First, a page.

Anger management is a popular and necessary topic in today's world. In dealing with difficult people, in our family relationships, or in facing marriage problems, we simply do not know how to deal with anger!
When dealing with anger, we may wonder, "Am I right?" or "How can I make myself understood?" Some of our relationships can be said to be the very definition of conflict! Lacking conflict resolution skills, and out of a sense of powerlessness in our circumstances, we become angry.
In the book "Anger", Gnani Purush (embodiment of Self knowledge) Dada Bhagwan offers the ultimate anger management techniques in the form of spiritual conflict resolution strategies. He gives numerous solutions for dealing both with our own anger, and the anger of others. In addition, Dadashri offers spiritual advice on how to handle difficult people, anger management tips, and relationship tips.
Anger is a weakness, but people think of it as strength. The one who does not get angry possesses more inner strength than the one who gets angry.
A person usually becomes angry when things do not go his way, when he is misunderstood by another person, or when his viewpoints clash with another's viewpoints. We become angry when we are accused of being wrong, when we think we are right. Our perception causes us to believe that we are right. According to the other person, he believes that he is right. Because we do not know how to reason and because, we have no foresight or intuition, we become angry.
When we are insulted, we become angry. We become angry when we incur a loss. In protecting our pride or our greed, we experience anger. If one is to become free from pride and greed, he must have awareness (spiritual). Say for instance, your son-in-law broke your china tea set, would you not control your temper? If your servant were to do the same thing, should you not control your temper in this situation as well? Our reactions vary in different situations (from situation to situation).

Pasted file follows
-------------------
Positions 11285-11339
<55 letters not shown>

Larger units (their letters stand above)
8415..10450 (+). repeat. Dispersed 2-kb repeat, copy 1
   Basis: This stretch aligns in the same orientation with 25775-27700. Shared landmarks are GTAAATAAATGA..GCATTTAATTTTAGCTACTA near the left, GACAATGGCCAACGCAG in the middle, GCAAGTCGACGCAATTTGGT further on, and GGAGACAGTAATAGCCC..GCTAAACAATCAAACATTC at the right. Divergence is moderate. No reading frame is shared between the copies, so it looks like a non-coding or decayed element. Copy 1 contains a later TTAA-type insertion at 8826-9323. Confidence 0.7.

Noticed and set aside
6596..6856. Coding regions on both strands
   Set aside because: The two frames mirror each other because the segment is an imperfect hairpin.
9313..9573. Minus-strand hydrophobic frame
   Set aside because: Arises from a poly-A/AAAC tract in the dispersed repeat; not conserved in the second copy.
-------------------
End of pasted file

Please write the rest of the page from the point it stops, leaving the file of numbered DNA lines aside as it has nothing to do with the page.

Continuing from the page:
Anger can only dissolve if one understands that those who do wrong by him are merely his nimits, (people instrumental in delivering the effects of his past karma) and that what he is experiencing is the result of his karmas from his previous life.
We should be aware of our anger at all times. When someone is hurt by our anger, we should be remorseful, ask him or her for forgiveness, and vow never to get angry again. It is necessary for us to do this. We must do this because the person we become angry towards will be hurt; he will harbor a grudge and bind vengeance against us, and therefore, in our next life, we will have to suffer the consequences.
When parents become angry with their children or when a guru becomes angry with his disciples, they bind punya (merit karma). This is because their aim is to improve their children and disciples respectively. If one were to become angry out of selfishness, he would then bind paap (bad karma). This is the teaching of the Enlightened Ones.
Anger, the subject dealt with in this book, is the most troublesome and overt of all inner human weaknesses. It is discussed extensively for clear understanding. It is our sincere hope that the readers will find this helpful in their endeavor to free themselves from the severe grip of anger.